Prevention of Mother-To-Child Transmission of HIV (PMTCT)
It is critical that women living with HIV have ready access to services geared toward stopping the transmission of HIV to their children during pregnancy, delivery, and breastfeeding. Connecting mothers and their children to continued support, testing, retesting, and treatment services during these times lies at the core of PMTCT and elimination of mother-to-child transmission of HIV (EMTCT) programming.
Over the course of nearly two decades, the global HIV paediatric HIV epidemic has demonstrated dramatic progress on the programmatic front. Since the launch of PMTCT programmes, 1.2 million deaths and 2.5 million HIV infections have been averted among children. This is largely owing to increased access to PMTCT-related services, and an increase in the number of pregnant women living with HIV being initiated on lifelong antiretroviral medicines.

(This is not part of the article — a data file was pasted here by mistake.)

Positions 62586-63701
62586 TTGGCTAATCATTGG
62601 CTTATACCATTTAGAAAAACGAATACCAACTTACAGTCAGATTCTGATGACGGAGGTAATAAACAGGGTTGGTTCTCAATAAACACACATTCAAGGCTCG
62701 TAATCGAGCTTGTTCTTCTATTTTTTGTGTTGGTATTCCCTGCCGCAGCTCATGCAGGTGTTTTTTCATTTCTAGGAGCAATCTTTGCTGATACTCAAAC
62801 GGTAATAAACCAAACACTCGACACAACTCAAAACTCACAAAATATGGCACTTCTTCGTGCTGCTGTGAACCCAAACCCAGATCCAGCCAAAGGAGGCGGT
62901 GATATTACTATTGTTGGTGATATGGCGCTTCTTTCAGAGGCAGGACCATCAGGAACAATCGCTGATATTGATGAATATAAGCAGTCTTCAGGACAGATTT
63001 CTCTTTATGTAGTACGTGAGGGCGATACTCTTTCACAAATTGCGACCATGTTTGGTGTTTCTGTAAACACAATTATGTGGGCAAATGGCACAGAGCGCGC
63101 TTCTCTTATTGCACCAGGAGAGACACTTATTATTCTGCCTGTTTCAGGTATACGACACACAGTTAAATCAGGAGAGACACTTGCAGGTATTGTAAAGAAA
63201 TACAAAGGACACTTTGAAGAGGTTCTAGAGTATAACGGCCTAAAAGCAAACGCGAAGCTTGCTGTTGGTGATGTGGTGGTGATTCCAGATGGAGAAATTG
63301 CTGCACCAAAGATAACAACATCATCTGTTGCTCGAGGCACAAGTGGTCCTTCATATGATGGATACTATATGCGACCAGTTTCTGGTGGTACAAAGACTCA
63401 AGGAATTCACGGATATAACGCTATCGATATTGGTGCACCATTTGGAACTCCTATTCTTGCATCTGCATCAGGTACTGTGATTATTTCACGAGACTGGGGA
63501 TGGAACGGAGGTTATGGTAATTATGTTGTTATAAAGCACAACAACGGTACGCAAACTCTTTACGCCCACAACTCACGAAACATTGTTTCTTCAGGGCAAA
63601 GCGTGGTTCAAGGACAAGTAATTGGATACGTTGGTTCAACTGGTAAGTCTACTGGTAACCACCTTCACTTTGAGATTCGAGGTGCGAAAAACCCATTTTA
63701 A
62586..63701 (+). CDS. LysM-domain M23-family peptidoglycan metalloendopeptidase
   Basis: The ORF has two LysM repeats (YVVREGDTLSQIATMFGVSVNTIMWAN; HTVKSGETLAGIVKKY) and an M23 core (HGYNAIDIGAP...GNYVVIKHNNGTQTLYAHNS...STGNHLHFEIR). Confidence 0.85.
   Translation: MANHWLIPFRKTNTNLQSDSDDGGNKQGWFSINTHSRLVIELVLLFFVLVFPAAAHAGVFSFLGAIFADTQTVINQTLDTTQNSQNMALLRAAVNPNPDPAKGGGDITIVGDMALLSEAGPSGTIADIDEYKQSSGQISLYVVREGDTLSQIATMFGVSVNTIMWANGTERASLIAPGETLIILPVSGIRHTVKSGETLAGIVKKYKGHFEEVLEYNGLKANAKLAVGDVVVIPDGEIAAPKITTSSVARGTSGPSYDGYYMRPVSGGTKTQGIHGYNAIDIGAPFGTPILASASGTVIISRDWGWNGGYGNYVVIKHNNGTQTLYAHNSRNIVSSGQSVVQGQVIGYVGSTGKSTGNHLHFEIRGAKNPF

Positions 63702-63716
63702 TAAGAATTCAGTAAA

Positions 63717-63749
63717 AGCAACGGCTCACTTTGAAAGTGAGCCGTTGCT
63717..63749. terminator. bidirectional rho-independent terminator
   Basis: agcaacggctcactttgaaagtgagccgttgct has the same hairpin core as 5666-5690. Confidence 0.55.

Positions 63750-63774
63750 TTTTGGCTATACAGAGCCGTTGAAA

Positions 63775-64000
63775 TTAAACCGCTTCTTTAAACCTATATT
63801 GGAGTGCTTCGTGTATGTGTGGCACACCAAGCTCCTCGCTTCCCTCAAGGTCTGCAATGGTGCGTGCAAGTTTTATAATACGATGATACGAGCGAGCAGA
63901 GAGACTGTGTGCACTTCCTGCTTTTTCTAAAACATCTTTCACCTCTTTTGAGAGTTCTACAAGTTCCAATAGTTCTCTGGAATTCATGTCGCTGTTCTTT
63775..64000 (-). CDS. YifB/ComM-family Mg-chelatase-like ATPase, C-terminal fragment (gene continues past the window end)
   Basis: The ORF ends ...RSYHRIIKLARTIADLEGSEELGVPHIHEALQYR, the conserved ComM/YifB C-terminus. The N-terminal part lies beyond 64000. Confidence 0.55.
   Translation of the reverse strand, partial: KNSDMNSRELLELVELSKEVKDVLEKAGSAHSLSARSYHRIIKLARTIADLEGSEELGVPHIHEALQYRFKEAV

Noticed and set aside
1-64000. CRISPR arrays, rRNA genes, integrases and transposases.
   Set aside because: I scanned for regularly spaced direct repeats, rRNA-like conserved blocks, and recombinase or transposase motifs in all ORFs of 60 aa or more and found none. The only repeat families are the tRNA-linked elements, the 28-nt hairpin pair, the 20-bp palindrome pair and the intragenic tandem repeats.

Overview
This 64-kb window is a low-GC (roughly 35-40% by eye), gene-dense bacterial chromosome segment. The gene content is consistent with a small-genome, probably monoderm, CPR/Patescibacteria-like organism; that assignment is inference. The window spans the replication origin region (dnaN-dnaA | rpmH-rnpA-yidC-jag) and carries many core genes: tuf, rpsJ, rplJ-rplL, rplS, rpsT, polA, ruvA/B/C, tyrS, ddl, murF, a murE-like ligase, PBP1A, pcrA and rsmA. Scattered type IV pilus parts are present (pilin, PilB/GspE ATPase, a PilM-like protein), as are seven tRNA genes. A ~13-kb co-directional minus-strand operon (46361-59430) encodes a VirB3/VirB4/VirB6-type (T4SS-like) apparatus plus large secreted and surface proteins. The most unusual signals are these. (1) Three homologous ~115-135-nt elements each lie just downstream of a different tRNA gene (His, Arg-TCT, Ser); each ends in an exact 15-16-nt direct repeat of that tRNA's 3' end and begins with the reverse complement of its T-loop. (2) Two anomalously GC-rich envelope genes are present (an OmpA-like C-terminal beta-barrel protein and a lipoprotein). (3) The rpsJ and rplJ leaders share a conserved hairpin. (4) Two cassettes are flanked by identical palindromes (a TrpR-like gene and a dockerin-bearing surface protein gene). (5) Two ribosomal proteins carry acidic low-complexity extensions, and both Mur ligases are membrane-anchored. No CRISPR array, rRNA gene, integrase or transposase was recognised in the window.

While the goals of EMTCT have finally come within reach, it is not enough to get close or stay there. To reach the last mile to EMTCT, significant disparities in treatment coverage between children and pregnant women need to be addressed urgently. Globally, children living with HIV are less likely than pregnant women to receive treatment (54 per cent compared to 85 per cent in 2020, respectively). As such, closing the treatment coverage gap requires programmes to employ broad service delivery strategies that will reach the remaining 46 per cent of children, and more targeted approaches to get to the remaining 15 per cent of pregnant women. Moreover, low- and middle-income countries are laden with inequalities, further challenging progress toward targets. These priority countries will require programmes that help to strengthen the capacity of their health systems, to thus keep PMTCT effort on track to achieve EMTCT.
This page features resources that will help to accelerate treatment for pregnant and breastfeeding women living with HIV, and drive faster, and further progress.
The processes and criteria to validate EMTCT of HIV and syphilis described in this document were developed to apply across a wide range of epidemiological and programmatic contexts. They also seek to ensure that representatives of civil society, including women living with HIV, are involved in the validation effort, and that elimination goals.